reviewed at the Theatre Royal, Norwich on 17 July
You can’t keep a good story down, especially when it’s Charlotte Brontë’s Jane Eyre. This version, now on a national tour, is a co-production between the Bristol Old Vic and the National Theatre, devised by the company but with a firm directorial hand provided by Sally Cookson.
Jane’s progress from a stroppy child, taken in unwillingly by her dead mother’s family and eagerly dumped into the unhealthy surroundings of Lowood School, to an independent woman who makes her own life through being true to her individual values is in any case a gripping story. It’s taken at a considerable pace.
Designers Michael Vale (set), Katie Sykes (costumes) and Aideen Malone (lighting) present us with a platformed set and a number of ladders. Ten actors play all the parts, as well as acting as a sort of Greek chorus, articulating Jane’s thoughts an fears. Nadia Clifford is a feisty Jane, crinkle-haired with eyes which glare as readily as they glance.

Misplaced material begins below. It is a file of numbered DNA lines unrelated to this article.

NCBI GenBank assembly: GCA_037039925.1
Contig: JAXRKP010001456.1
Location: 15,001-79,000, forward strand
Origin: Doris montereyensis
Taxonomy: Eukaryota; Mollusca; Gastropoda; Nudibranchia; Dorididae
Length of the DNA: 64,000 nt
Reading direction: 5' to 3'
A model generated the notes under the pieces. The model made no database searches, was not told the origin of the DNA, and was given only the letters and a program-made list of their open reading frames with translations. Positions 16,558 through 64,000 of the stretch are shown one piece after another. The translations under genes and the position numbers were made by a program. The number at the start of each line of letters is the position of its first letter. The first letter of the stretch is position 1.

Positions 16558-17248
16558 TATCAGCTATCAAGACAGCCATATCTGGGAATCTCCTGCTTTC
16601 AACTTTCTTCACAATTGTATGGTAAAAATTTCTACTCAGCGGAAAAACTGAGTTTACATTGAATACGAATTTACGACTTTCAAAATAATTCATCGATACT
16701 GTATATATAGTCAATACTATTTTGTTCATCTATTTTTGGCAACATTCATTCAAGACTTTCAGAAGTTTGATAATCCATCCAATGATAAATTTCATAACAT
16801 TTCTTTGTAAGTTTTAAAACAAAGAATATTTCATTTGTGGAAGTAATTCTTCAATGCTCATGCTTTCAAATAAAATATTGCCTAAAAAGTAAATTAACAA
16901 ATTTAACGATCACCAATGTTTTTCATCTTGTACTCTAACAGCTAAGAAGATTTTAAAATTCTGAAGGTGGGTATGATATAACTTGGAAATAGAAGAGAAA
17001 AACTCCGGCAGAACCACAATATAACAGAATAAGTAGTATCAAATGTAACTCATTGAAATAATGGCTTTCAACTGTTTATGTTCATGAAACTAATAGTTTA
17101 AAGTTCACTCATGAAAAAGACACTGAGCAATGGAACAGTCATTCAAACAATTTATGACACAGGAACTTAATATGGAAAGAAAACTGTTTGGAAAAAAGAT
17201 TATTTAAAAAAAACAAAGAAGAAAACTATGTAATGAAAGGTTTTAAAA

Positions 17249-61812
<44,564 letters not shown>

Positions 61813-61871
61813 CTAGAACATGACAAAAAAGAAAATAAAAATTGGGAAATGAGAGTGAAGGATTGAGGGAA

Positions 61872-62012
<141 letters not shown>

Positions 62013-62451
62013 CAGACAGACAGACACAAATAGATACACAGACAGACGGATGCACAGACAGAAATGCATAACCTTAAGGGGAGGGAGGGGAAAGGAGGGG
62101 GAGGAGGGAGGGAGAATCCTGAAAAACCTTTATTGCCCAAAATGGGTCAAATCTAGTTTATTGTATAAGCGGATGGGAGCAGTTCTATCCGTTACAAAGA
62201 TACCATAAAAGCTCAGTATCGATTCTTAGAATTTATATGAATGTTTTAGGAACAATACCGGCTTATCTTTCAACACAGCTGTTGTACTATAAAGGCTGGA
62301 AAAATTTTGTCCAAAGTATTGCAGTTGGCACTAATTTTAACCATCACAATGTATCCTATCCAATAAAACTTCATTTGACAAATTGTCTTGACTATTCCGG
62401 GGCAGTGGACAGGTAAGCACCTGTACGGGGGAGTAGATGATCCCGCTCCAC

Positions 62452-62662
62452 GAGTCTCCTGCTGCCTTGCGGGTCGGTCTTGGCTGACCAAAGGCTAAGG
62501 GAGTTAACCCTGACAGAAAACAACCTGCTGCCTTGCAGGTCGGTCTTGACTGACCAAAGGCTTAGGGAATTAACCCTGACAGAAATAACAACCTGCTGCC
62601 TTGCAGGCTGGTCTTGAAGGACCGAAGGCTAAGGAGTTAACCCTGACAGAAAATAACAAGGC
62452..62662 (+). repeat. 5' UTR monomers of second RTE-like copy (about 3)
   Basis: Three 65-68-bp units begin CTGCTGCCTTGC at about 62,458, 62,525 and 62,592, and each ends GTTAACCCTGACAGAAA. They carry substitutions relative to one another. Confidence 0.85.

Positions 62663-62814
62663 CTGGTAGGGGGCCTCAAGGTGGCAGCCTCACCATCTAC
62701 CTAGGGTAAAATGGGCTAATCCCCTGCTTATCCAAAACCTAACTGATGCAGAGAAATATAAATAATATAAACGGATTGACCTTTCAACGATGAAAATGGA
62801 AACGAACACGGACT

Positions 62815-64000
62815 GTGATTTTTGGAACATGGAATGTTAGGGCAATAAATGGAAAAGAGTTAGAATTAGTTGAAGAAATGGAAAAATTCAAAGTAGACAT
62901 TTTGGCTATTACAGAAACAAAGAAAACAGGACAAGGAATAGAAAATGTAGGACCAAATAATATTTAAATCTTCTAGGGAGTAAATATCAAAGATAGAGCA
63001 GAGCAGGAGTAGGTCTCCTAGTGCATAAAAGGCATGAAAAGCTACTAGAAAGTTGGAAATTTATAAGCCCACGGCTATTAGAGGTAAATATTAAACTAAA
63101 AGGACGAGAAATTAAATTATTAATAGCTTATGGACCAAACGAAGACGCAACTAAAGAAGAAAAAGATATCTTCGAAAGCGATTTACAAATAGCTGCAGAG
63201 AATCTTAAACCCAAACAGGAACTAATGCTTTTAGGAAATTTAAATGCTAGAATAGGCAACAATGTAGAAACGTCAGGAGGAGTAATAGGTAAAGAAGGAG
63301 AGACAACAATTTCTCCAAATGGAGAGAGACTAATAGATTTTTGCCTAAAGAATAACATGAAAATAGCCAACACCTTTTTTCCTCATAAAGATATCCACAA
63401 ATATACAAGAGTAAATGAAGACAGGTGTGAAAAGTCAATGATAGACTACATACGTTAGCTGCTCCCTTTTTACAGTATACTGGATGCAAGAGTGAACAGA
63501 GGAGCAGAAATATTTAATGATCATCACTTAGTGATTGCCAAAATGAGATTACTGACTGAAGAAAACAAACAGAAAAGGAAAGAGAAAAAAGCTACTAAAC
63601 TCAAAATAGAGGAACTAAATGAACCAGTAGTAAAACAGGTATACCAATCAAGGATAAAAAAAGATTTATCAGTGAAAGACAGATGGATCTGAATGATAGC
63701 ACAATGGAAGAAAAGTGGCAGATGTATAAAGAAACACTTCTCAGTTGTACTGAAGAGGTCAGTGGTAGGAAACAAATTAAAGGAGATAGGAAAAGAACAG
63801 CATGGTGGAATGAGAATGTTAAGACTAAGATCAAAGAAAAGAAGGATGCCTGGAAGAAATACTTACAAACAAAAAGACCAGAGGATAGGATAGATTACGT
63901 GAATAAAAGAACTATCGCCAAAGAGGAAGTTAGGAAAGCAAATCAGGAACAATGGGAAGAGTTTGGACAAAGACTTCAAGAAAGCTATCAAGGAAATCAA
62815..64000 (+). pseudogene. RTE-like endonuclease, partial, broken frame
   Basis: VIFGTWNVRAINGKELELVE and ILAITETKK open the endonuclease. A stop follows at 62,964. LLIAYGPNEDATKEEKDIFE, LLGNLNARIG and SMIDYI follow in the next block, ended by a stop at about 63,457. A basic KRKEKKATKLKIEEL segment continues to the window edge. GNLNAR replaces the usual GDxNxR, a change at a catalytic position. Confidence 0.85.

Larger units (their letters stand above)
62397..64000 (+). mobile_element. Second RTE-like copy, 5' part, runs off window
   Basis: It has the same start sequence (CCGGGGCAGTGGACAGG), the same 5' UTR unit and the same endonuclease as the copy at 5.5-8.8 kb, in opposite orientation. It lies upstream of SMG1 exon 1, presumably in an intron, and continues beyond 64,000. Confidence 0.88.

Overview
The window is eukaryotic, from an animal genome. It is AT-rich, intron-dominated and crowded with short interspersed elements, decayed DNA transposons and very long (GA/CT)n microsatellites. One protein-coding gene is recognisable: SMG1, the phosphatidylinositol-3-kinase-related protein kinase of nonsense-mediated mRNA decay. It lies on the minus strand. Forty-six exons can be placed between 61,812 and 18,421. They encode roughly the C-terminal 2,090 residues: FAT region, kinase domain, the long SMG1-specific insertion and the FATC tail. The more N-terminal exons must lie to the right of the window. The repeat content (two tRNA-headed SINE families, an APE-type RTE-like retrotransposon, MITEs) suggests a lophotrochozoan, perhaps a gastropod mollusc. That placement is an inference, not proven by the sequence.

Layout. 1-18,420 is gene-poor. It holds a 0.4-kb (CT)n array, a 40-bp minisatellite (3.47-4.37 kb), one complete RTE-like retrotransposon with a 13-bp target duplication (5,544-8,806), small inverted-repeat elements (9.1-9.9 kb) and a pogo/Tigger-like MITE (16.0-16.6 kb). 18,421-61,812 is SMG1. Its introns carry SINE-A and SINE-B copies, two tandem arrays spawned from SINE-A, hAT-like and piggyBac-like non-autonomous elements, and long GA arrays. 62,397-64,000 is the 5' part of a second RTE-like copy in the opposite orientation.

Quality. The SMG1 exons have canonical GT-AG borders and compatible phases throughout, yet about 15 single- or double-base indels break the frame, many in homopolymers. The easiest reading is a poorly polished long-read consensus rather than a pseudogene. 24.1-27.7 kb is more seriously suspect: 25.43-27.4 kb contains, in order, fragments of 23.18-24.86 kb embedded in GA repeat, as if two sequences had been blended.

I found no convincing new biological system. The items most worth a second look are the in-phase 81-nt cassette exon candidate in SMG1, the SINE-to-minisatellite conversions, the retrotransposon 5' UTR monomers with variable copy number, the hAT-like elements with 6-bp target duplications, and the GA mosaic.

Melanie Marshall, clad in blood-red and with a fantastic vocal range plays Bertha Mason and provides a musical commentary spanning everything from Negro melody to Coward. The incidental music – there’s a lot of it and it sometimes drowns the dialogue – is by Benji Bower.
It’s always difficult to warm to any of the men who litter Jane’s path to self-knowledge. Paul Mundell has a well-contrasted double as authoritarian schoolmaster Brocklehurst and tail-wagging dog Pilot. Tim Delap’s Rochester is more of a typical North Country squire of the early 19th century than a much-travelled cosmopolitan.
Evelyn Miller, in a bit of gender-blind casting, is fervent missionary St John Rivers. She also plays Bessie, the one servant who takes Jane’s side in the Reed household. Hannah Bristow is consumptive Helen Burns and Rochester’s pert French ward Adèle while Lynda Rooke contrasts aunt Mrs Reed and housekeeper Mrs Fairfax.
Four and a half-star rating.
Jane Eyre runs at the Theatre Royal, Norwich until 22 July with matinées on 19 and 22 July.